½ shot Islay malt whisky
1 shot orange juice
½ shot sugar syrup
¾ shot lime juice
Shake all ingredients and strain into a Martini or coupé glass.

The flavour of this cocktail will obviously depend on your choice of whisky. With Bowmore it is fairly subtle but with Laphroaig it’s more up-front in its smoky, peaty, iodine character. But even using Laphroaig it makes a drink that Mrs H.—who basically doesn’t like whisky—declared to be very tasty.

Everyone seems to be using tea in cockails at the moment, so inevitably the idea of smoked lapsang souchong tea came up. There is a cocktail called a Smoky Old Bastard (on the grounds that it is a bastardisation of an Old Fashioned) that combines Bourbon, lapsang and maple syrup. I had some maple syrup knocking around so I gave it a try. I found it a trifle thin so I experimented with fruiting it up a bit using apricot (which I always think goes rather nicely with bourbon) and plum bitters.

Bonfire of the Vani-Teas
2 shots bourbon
2 shots cold lapsang souchong tea
1 shot crème d’abricot
½ shot lemon juice
¼ shot maple syrup (or regular syrup)
2 dashes plum bitters
Shake all ingredients and strain into a rocks-filled glass

The apricot liqueur adds sweetness so you don’t need much syrup—in fact you probably don’t much notice the fact that it is maple syrup, so I’m sure simple syrup would do just as well. The tannins in the tea dry it out, so it’s quite a refreshing drink, not hefty.

Finally, I wanted to include ginger, and ended up adapting a recipe from the 1940s called El Diablo. This is tequila-based, but I wanted something that better evoked the pagan horrors lurking in the English hedgerow, so I used gin instead, along with the ginger beer, lime and crème de cassis of the original, plus some of Monin’s extraordinary gingerbread syrup, mainly because it seemed seasonal.

The Horned One
2 shots gin
¾ shot crème de cassis
1 shot lime juice
1 tsp (5ml) gingerbread syrup
Ginger beer
Shake first four ingredients and strain into an ice-filled highball. Top with ginger beer.

The gingerbread syrup can be very overwhelming and, even with just a teaspoon, it and the blackcurrant are the dominant flavours—and they go together very well. (I see that Gabriel Boudier makes a blackcurrant and gingerbread liqueur, so I am clearly not the only person who thinks this.) To be honest you aren’t much aware of the gin and it would probably work well with white rum too.

I had just acquired some of Master of Malt’s chipotle (smoked chilli) bitters and was intrigued to try adding some, to turn up the heat of the ginger (some ginger beer has chilli in it), while again adding some smokiness, but Mrs H. persuaded me that it might be nice to have at least one cocktail that was neither hot nor smoky, so I let it lie. For now. Mwah, hah, hah hah…

All that Glitters Is Gold

I was sitting in a local Tavern with my folks and Mrs. B when I noticed dear old Mumsie's drink seemed to be shimmering. Upon closer inspection it seemed to have glitter floating in it. Thinking that I may have found a new source of Goldfinger's favourite metal I was quickly corrected that it was actually J2o Glitter Berry the soft drinks latest limited edition, a mix of cherry, grape, spice and glitter.

It appears that this not only available in the local drinking dens but also in hypermarkets too, as Mumsie seemed to have a stock of them at home. I acquired two bottles to test for the good fellows (readers) of the IAE.

Metal is not uncommon in alcoholic drinks, Goldschläger (Swiss/Italian cinnamon schnapps) is a well known brand* and there was once a Silverschläger; no doubt local varieties of these products still exist on the continent.** For a tenuous link one could point to the alcoholic Sanatogen Wine with Extra Iron.

So what makes it glitter? A quick call to Britvic Consumer Careline revealed it to be "edible food-grade glitter"*** also known as E171 and E172.****

The Glitter, clearly visible after the bottle had been resting on its side.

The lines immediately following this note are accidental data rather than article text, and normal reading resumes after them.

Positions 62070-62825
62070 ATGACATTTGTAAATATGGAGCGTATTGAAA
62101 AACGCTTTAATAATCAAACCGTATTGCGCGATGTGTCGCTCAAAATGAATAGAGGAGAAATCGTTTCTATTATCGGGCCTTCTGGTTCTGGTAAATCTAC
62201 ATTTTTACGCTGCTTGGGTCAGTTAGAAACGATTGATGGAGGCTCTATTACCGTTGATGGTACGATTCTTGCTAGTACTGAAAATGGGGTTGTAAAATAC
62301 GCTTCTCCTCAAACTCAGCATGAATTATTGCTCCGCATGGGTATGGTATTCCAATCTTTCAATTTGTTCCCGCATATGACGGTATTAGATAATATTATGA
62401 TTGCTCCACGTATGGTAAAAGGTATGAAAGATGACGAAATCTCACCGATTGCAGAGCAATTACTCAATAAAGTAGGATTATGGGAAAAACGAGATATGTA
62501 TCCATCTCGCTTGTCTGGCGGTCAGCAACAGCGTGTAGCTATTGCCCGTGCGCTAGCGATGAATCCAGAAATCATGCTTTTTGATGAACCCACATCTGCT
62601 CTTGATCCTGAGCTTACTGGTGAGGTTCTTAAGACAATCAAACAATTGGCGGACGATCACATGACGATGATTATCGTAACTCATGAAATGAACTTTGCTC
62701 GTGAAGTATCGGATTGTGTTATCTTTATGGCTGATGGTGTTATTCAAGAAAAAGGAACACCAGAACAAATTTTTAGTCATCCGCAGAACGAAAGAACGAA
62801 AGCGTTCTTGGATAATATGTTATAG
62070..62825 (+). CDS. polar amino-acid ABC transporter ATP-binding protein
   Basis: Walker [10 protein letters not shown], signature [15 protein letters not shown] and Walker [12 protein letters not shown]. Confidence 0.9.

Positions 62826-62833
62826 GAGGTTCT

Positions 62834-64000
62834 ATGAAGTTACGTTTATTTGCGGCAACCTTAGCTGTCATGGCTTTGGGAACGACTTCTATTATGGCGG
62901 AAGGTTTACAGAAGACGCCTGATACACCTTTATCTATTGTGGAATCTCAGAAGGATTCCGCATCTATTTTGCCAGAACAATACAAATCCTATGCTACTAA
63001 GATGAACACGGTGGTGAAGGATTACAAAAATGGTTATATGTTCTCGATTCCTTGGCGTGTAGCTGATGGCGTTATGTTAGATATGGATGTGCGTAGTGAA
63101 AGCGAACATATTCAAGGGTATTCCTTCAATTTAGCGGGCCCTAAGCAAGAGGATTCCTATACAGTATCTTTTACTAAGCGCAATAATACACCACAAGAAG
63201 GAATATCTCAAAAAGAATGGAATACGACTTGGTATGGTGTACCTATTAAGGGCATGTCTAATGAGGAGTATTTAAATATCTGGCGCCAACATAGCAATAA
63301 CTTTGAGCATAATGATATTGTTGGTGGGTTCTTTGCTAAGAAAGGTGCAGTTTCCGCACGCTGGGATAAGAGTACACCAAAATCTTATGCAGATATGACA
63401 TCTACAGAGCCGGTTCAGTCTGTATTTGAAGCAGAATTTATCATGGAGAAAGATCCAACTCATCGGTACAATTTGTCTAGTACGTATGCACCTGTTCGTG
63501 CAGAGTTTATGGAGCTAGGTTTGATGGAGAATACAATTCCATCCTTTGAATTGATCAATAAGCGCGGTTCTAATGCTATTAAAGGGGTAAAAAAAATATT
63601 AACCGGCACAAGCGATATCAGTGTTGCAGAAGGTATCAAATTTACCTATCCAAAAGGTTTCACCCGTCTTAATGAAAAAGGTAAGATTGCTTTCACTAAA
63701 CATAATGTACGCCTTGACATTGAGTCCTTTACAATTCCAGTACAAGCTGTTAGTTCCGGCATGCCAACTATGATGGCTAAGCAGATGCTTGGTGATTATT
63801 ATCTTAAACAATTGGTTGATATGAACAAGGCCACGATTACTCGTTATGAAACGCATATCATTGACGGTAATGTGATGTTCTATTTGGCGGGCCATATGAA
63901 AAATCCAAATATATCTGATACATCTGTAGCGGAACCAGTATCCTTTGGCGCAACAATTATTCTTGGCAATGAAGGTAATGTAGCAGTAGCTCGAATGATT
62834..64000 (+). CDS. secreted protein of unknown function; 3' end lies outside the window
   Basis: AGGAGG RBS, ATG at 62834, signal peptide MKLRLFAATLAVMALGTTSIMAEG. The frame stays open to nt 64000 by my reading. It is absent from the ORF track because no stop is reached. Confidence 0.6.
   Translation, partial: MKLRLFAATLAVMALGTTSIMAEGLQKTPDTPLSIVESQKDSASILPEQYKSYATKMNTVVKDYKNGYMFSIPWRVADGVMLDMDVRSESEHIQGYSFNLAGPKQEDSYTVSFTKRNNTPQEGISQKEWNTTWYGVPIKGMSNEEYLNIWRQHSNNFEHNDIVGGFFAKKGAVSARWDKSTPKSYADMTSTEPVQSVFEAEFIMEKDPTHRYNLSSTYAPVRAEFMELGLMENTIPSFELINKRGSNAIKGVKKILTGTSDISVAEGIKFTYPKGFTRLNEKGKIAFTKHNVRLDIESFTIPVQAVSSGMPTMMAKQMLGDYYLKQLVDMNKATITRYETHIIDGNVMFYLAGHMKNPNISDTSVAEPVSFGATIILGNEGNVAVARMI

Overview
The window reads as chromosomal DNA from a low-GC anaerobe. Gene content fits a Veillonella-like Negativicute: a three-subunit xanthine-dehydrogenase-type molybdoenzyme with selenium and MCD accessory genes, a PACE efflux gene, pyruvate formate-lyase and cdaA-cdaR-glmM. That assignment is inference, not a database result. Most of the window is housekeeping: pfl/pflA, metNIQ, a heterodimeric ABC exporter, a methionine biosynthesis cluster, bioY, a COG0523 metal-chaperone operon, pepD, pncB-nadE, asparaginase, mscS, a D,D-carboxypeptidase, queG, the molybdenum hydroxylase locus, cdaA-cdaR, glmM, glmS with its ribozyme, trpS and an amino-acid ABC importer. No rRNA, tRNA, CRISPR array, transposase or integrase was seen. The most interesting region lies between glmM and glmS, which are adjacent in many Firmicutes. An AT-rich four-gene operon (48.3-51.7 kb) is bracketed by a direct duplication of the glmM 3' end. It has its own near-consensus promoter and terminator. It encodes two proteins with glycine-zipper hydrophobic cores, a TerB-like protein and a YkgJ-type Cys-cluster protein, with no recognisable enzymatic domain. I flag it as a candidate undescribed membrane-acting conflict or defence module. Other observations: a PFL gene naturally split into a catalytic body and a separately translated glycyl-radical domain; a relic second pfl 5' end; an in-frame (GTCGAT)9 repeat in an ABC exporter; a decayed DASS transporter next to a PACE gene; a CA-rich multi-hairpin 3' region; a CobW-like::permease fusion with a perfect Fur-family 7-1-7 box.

But how does it taste?

Very smooth, with long cherry notes, jammy and fruity, quite intense but not too sweet. Some nutmeg and cinnamon too and a hint of vanilla. A slick texture but very nice with it. A long finish and, no you can't taste/feel the glitter.


It wouldn't be the IAE without a cocktail so here we go.

The Henry Ruschmann

50ml Laird's Apple Jack (made in New Jersey)
100ml J2o Glitter Berry
Ice and a Dash of Bitters

It is quite amusing to have a sparkling drink and also quite festive. The sweet apple warmth goes well with the intense jammy cherry notes of the drink, add a dash of Caralicious caramel vodka and it would be like a cherry and apple pie. Easy to drink and pretty tasty. If you are averse to sweet drinks I suggest adding a splash of lemon juice.

*The gold is in there as it was originally thought to have medicinal benefits. The idea that the metal makes little cuts in the inside of your throat so that alcohol can be quickly absorbed is the stuff-and-nonsense of a tanked-up know-all teeny bopper.
** For the high-rollers you could have Platinumschläger or even Diamondschläger, with tiny crushed up diamond in it. Until then you'll have to be happy with Precious Vodka. 
*** Some tortology for you there.
**** Also known, respectively,  as titanium dioxide and iron oxides/hydroxide—both  of which are illegal as food additives in Germany.
***** Named after the New Jersey engineer who invented glitter

Tuesday 8 November 2011

Spirited Cries - Tasting 'Owler Pear Spirit

This weekend I found myself in the heart of the New Forest at a strange cross between a cider festival and steam rally; I watch a ceremony of Wassail and was serenaded by the jangled tones of The Plonker, the local agricultural orchestra. In between picking out bit of straw from scrumpy I tried an interesting product that was a little out of place #1 it was distilled #2 it was from Gloucestershire*.

'Owler Pear Spirit is made by Charles Martell, the man behind Stinking Bishop Cheese** and is made at Hunts Court Farm Distillery in Dymock Gloucestershire. It is an unaged pear spirit / eaux-de-vie and is bottled at 40%ABV.

It's not cheap, £50 for 70cl***

The Taste
nose: dry, full, hint of vanilla pear and apple
taste: really, really smooth. Full pear flavour but not too sweet and with a pleasant dryness. Hints of vanilla and almond. Like the nose dry, and then warmth at the end. As eau de vies go it's pretty good.

* Not 'Ampshire or even Daw-sett.
** This is a Glouchester cheese made from the milk of Gloucester cattle, which in 1972 consisted of only 68 Gloucester breed heifers. It has a distinctive odour which comes from the process with which the cheese is washed during its ripening; it is immersed in perry every four weeks while it matures.
***  This is what first caught my eye, I wondered how they could justify charging so much.